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(Back to Student Projects)
Fall 2001

EE/CPE Teams Denoise EKG Signals

CPE hardware design students EE systems students have been teaming up to design and implement digital filters to denoise electrocardiogram (ECG or EKG) signals.

For their Capstone Design Project, students from ECE 4514, Digital System Design II, and ECE 4624, DSP and Filter Design, form intradisciplinary teams that model those of the workplace. One DSP systems engineer and two FPGA hardware design engineers comprise each team, and each member contributes different knowledge and expertise.

"The design of digital filters can offer fascinating experiences for capstone projects," said Jim Armstrong, who teaches Digital System Design II. "The design of digital filters, however, requires knowledge of both theoretical filter design as taught in a mathematically based DSP course and implementation of the filter on a logic card as taught in a course teaching hardware description languages and synthesis." Armstrong was part of the faculty team that initially conceived the project, along with Amy Bell, Gail Gray, and Louis Beex.

Instead of requiring a two-course sequence, the faculty team decided to create a capstone project involving both courses. Students gain appropriate background in each course, then collaborate in the final third of the semester on the capstone project.

The project goal is to design, implement, and test a digital bandpass filter to denoise a sampled ECG signal while retaining important signal (Continued from page 1.) characteristics. The filter's passband edges must correspond to 7Hz and 35Hz for a sampling frequency of 250Hz.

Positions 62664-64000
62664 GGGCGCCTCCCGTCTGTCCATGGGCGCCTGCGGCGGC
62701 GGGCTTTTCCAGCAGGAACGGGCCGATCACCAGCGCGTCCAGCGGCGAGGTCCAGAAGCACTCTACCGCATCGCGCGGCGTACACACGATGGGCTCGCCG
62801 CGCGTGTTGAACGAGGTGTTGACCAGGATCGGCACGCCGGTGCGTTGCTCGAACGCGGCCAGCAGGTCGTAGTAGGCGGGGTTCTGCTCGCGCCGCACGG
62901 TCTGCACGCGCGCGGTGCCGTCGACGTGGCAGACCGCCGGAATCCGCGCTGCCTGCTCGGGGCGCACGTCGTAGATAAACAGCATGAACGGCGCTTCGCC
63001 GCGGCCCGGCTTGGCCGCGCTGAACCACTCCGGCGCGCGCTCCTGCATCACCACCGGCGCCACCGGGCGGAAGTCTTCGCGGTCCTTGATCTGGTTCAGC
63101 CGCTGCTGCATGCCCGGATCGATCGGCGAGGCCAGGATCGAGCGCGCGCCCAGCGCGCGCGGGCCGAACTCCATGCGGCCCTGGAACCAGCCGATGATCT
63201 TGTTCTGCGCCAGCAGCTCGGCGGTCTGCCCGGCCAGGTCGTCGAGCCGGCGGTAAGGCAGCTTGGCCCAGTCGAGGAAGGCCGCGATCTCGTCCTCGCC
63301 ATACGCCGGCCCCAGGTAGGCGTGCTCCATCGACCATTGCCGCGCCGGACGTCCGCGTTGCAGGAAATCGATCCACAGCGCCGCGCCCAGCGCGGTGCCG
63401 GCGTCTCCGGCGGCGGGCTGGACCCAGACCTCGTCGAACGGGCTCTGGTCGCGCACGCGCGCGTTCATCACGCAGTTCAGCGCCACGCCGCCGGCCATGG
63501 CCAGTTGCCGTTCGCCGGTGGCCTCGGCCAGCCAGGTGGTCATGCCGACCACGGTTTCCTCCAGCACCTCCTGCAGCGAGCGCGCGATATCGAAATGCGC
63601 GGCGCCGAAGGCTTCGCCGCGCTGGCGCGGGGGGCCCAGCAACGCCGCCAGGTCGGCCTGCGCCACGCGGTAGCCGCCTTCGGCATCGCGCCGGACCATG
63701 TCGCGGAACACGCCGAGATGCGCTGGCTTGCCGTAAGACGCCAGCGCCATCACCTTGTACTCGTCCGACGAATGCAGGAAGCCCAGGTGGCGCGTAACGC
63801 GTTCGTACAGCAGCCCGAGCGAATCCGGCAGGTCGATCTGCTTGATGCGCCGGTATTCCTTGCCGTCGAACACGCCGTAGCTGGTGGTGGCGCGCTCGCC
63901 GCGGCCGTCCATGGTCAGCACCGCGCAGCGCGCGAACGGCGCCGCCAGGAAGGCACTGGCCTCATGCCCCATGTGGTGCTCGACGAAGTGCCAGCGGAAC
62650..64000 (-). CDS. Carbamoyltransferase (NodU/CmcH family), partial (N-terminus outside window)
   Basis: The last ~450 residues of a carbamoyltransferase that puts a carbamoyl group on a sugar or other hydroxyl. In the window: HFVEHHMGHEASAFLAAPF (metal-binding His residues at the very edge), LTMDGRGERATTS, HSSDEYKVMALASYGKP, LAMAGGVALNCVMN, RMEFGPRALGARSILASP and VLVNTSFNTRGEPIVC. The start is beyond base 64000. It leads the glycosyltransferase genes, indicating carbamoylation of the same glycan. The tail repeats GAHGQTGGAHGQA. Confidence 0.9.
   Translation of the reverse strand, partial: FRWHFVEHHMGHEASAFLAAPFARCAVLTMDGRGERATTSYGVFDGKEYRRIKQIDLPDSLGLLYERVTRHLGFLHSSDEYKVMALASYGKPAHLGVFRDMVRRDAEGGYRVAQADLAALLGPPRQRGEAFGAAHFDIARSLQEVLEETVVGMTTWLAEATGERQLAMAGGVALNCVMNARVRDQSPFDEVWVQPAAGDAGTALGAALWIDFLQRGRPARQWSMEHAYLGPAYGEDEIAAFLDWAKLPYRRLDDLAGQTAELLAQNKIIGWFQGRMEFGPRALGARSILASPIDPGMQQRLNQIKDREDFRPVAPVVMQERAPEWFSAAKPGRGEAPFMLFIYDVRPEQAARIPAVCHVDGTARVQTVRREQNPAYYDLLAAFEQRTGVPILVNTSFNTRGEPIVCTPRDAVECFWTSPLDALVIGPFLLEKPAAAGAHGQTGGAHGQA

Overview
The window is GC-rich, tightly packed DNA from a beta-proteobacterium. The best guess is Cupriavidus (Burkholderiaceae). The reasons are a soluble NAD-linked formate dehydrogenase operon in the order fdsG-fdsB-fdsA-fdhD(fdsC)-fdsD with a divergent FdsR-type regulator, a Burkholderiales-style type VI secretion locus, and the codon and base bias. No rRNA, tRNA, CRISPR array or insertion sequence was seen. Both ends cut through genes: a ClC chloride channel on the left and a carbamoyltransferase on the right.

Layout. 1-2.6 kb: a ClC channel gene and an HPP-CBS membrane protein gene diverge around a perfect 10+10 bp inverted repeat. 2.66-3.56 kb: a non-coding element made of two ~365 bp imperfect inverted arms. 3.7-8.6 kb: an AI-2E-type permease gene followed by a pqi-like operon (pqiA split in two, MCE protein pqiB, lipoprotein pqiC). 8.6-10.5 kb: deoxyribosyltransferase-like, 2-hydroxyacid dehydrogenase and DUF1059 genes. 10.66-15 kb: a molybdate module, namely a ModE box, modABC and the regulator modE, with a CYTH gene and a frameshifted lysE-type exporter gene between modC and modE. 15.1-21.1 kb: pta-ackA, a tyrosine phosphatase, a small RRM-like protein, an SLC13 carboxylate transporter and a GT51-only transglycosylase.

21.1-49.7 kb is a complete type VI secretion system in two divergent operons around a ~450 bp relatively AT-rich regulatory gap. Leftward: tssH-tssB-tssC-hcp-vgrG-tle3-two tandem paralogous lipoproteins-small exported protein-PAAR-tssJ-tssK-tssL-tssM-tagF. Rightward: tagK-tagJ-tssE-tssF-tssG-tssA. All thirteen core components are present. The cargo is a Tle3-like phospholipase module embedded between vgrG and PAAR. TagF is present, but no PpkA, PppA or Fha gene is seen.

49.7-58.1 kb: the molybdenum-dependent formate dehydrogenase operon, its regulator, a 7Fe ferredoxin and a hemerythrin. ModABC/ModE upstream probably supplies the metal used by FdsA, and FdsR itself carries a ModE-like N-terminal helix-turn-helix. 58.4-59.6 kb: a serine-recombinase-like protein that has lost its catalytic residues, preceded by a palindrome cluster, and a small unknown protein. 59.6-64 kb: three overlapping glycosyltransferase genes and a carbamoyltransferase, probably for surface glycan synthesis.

The DSP students are required to design a range of FIR and IIR filters and select a solution that meets the constraints imposed by the hardware. "The DSP student design the filters using MatLab and theoretical process, then give the diagram to the digital design students," Armstrong said.

The hardware designers then must meet the requirements specified by the system level filter design - using the smallest FPGA space possible. "The digital design students then synthesize a VHDL model, translate is to code and to the FPGA," he said. "Both years that we have done this, our project success rates have been high," he said. "The students enjoy the open-ended problem and team experience," he added.

 
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Last updated: Mon, Oct 20, 2003